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Chapter 6: Grundnorm and Revolutionary Legality…………63 Grundnorm and the hierarchy of norms……………………….... 63 Grundnorm and coup d’état…………………………………….. 66 Hierarchy of norms and revolutionary destruction of the Grundnorm……………………………………………………... 69 Further explication of the meaning of grundnorm……………….70 Possibility of legal void following a coup……………………….. 73 Authority and legitimacy of usurper government……………….. 74 International law and recognition of the usurper government…... 75 National constitution and military coup………………………….76 Chapter 7: Usurper Government: Its Legitimacy and the Validity of its Acts……………………………………………..81 Judges and the overthrow of government………………………..81 Legitimacy of the usurper government………………………….. 88 De jure status of usurper regime: the doctrine of effectiveness….. 89 De facto status of usurper regime: the doctrine salus populi suprema lex………………………………………………………………. 92 Chapter 8: Facing the Coup Challenge in Africa…………… 95 What to do about coups………………………………………… 95 What to do with Africa’s military……………………………….. 98 What to do with Africa’s despotic executives…………………… 105 Coup counter-measures………………………………………….106 Case for coups…………………………………………………...108 Case against coups……………………………………………….110 Chapter 9: Countries Where the Military Have Not Seized Power (Yet)…………………………………………………….115 Where no attempt has ever been made………………………….. 115 Where a coup or insurgency attempt has failed…………………..116 Chapter 10: Countries Where the Military Have Seized Power Once (So Far)…………………………………………………..129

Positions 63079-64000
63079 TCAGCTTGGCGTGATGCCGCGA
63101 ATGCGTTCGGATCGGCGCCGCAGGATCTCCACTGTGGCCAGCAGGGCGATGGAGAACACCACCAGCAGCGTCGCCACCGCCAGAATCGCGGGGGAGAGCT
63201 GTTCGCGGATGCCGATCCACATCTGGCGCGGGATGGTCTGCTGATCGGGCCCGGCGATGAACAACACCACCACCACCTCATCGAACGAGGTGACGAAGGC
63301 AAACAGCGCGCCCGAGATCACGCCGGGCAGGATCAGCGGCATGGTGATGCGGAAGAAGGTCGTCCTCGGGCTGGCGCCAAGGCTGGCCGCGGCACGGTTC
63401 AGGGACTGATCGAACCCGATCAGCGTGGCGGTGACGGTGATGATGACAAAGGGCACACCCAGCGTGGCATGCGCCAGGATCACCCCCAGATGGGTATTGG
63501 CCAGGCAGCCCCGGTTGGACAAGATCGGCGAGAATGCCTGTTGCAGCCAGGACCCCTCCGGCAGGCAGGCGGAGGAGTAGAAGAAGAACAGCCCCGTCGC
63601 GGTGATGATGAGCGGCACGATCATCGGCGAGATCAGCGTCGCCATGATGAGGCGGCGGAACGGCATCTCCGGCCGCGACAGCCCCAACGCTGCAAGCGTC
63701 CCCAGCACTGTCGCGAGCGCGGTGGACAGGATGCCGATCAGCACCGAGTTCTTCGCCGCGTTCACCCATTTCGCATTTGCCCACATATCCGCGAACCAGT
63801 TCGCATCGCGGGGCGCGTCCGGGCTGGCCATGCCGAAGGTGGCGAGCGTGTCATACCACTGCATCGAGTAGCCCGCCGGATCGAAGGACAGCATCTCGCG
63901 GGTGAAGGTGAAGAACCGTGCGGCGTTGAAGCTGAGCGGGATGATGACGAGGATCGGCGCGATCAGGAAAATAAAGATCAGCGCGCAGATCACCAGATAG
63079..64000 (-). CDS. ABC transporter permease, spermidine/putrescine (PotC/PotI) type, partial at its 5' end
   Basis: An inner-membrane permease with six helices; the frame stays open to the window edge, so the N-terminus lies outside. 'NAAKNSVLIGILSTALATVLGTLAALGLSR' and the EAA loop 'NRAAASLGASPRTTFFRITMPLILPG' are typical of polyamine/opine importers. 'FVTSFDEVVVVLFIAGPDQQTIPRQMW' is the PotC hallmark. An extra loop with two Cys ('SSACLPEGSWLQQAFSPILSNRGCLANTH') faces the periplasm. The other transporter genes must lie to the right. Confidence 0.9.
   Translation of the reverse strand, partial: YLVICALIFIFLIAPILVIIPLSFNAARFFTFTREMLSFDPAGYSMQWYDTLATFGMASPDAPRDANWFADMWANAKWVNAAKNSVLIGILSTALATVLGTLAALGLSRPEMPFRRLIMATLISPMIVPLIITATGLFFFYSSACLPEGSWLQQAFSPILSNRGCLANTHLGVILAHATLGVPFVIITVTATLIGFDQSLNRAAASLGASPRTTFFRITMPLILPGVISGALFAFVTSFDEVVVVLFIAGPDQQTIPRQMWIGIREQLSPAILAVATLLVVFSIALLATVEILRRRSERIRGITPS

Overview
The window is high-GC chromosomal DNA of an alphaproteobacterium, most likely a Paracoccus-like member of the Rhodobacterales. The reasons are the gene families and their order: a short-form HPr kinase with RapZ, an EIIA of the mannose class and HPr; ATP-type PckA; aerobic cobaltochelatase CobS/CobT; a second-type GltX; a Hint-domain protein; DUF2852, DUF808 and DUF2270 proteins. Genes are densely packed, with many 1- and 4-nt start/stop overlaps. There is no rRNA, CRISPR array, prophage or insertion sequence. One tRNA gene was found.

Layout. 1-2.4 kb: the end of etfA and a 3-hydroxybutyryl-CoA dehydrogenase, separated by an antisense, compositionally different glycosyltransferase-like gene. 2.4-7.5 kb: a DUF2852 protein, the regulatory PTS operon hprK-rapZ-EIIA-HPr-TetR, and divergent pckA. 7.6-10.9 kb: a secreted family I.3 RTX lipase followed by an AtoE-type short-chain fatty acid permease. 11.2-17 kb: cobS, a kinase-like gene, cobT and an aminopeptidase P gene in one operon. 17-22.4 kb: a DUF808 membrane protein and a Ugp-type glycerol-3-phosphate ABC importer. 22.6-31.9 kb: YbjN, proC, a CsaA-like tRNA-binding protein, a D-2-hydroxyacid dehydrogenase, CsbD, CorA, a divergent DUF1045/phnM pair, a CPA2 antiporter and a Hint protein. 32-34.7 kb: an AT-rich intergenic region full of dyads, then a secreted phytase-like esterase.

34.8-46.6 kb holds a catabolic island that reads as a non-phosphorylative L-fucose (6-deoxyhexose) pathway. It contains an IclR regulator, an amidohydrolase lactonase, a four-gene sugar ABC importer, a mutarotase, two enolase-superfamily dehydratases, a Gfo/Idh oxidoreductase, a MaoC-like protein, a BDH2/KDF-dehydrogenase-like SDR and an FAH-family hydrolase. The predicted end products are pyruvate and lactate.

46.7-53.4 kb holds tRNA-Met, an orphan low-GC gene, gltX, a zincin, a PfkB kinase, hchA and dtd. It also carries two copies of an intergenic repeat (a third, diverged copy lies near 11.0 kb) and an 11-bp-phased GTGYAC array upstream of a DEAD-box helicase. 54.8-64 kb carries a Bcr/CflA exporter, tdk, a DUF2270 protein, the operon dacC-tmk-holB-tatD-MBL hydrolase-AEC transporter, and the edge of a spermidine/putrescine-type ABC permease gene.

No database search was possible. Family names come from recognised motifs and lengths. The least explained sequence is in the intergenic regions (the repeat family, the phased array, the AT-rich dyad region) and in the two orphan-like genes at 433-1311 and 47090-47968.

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Chapter 11: Countries Where the Military Have Seized Power More than Once………………………………………………..135 Chapter 12: Epilogue: Neo-patrimonial Governance and Revolutionary Overthrow of Governments in Africa……….. 177 The rise of the neo-patrimonial state in Africa………………….. 178 Continuing democracy and good governance deficit……………. 181 Soldiers gun for political power…………………………………. 185 Bibliography…………………………………………………... 187
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Pictures Political map of Africa………………………………………….. ix Coup and non-coup countries…………………………………... 13 Soldiers on patrol following a coup……………………………... 23 Bemused civilians watch soldiers following a coup…………….. 28 Soldiers manning a street corner following a coup……………… 42 Military vehicle blocks street following a coup…………………. 43 Ahidjo, Selassie, Bokassa, Sobhoza II…………………………… 51 AU, UN, EU flags………………………………………………. 61 Hans Kelsen……………………………………………………. 64 Hierarchy of norms pyramid……………………………………..66 Inverted collapsible pyramid……………………………………..70 Soldiers chasing demonstrating civilians………………………… 80 Scale, judges…………………………………………………….. 87 Military mistreatment of civilians……………………………….. 105 AU Leaders……………………………………………………... 106 Corporal chastisement of a civilian by a soldier…………………. 112 Civilian being manhandled by soldiers………………………….. 113
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POLITICAL MAP OF AFRICA